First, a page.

The company's announcement of the breach came (probably not by accident) while the focus of the nation was on the inauguration, hundreds of millions of citizens with their eyes on Washington, unaware that a sizeable per centage of them may have had their credit card numbers grabbed by cyber crooks.
Heartland is that big, handling 100 million transactions a month for a quarter million businesses.
Heartland was quick to point out that there's no evidence of social security, address or phone number, or merchant data was compromised. Few other details have been forthcoming.
This one is big for small and midsize businesses for a couple of reasons.
For one, you count on processors to handle transactions for you and your customers, and one of the things you count on is absolute security. This wasn't a bonehead unsecured network breach like the TJX (TJMaxx) leak awhile back. This was a keystroke logger inside Heartland's network. How did it get in there and how long did it log before discovery?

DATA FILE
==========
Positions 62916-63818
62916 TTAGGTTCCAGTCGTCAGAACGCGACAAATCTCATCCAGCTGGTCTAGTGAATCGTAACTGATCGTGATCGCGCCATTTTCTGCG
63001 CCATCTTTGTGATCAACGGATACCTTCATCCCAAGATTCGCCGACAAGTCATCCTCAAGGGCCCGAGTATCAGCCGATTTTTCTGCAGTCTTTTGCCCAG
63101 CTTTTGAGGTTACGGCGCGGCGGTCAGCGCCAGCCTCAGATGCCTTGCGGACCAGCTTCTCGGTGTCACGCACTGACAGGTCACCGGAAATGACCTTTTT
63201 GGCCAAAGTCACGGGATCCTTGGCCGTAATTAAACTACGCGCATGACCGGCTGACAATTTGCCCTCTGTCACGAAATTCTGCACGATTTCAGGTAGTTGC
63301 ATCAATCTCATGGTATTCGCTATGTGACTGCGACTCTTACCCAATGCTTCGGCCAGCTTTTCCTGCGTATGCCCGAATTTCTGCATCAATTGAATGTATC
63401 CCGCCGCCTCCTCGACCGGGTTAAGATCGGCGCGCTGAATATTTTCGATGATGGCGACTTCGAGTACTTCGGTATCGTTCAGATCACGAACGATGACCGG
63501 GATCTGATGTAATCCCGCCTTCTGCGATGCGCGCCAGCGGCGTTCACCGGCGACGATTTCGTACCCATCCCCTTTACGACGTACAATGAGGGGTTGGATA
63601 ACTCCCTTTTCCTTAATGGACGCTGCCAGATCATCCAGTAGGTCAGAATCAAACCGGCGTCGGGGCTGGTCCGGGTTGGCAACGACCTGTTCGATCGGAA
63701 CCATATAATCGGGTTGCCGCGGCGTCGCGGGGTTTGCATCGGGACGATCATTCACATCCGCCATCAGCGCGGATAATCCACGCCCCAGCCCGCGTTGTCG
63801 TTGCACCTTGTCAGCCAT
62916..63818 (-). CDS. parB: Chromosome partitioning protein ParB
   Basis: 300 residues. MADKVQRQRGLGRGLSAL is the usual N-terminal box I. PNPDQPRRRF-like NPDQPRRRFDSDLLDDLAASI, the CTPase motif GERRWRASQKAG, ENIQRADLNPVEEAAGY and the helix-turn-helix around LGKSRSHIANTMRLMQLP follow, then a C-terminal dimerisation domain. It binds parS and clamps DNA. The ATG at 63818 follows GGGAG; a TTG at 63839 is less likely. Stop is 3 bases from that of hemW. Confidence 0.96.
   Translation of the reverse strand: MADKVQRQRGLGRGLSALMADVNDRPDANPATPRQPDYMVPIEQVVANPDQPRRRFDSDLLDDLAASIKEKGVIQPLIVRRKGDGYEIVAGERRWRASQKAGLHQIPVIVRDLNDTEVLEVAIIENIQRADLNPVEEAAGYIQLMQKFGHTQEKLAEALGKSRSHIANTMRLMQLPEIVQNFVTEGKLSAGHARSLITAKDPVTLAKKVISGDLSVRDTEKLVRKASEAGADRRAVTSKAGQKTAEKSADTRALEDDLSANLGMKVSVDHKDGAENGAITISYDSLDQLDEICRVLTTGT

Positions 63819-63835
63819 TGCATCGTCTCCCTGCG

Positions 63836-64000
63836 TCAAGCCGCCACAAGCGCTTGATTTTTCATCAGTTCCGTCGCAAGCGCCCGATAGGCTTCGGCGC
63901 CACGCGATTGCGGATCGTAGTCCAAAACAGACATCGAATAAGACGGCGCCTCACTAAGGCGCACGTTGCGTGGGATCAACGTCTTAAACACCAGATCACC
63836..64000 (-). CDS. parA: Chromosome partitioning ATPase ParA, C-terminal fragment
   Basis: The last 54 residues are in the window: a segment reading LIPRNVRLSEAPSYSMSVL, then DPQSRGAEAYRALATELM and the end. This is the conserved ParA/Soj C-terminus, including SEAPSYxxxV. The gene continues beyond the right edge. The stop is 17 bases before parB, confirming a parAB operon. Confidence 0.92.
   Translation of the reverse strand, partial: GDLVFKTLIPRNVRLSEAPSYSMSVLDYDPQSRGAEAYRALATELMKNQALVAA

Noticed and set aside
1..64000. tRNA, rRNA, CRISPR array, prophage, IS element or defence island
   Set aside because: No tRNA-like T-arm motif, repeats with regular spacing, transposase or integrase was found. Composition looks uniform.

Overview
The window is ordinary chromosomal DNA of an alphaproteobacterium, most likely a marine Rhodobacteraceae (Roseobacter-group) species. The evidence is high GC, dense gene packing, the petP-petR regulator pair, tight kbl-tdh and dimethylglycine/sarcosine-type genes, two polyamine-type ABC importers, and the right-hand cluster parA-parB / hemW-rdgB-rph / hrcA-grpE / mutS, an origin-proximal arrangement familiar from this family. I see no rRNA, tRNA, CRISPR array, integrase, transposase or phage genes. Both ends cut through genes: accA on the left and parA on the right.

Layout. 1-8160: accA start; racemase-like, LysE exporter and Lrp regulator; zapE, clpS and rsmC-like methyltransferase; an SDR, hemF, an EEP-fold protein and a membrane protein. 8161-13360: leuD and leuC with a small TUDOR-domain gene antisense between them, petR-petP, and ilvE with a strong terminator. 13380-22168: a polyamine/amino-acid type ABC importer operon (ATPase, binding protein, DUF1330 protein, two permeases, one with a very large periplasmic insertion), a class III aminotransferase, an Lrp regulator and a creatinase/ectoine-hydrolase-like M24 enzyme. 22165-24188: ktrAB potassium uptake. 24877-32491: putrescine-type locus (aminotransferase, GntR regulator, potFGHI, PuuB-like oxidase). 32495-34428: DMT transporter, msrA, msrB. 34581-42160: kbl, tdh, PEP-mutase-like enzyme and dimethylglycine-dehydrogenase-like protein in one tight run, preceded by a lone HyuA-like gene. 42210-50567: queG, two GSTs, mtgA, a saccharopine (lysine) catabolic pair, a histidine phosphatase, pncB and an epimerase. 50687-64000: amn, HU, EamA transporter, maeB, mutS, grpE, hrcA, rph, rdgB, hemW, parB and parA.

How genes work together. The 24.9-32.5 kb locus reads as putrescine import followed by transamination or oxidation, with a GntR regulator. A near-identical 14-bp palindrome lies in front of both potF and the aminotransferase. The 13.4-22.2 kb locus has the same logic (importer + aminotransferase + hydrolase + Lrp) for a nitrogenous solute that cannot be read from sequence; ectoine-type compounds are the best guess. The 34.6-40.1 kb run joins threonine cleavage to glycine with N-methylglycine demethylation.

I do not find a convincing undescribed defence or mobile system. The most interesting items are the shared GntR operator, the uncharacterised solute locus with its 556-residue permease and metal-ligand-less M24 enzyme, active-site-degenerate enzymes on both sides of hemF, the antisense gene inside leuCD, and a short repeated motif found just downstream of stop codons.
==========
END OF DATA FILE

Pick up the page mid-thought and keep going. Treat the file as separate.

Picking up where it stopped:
For another, Heartland's handling of the announcement lives up to all the bad moves big companies make when they screw up: no banner or information-pointer on the company's homepage. You have to dig into the investor relations page, then go to press releases, then call up the announcement.
(You can lose some time looking: I came across a "Letter From CEO" [sic] but it was a recruitment pitch.)
In fact, the most prominent item on the home page is an announcement that Heartland is changing it's look... and the future of payments. Ya think?
These things always sprawl and there are always more revelations that should have been made public on page one on day one. The comment in the company's announcement that "Heartland believes the intrusion is contained." is hardly reassuring.
So watch this space for future developments and revelations.
I for one am going to be very interested in the explanation of a just how a keylogger got inside Heartland's network in the first place.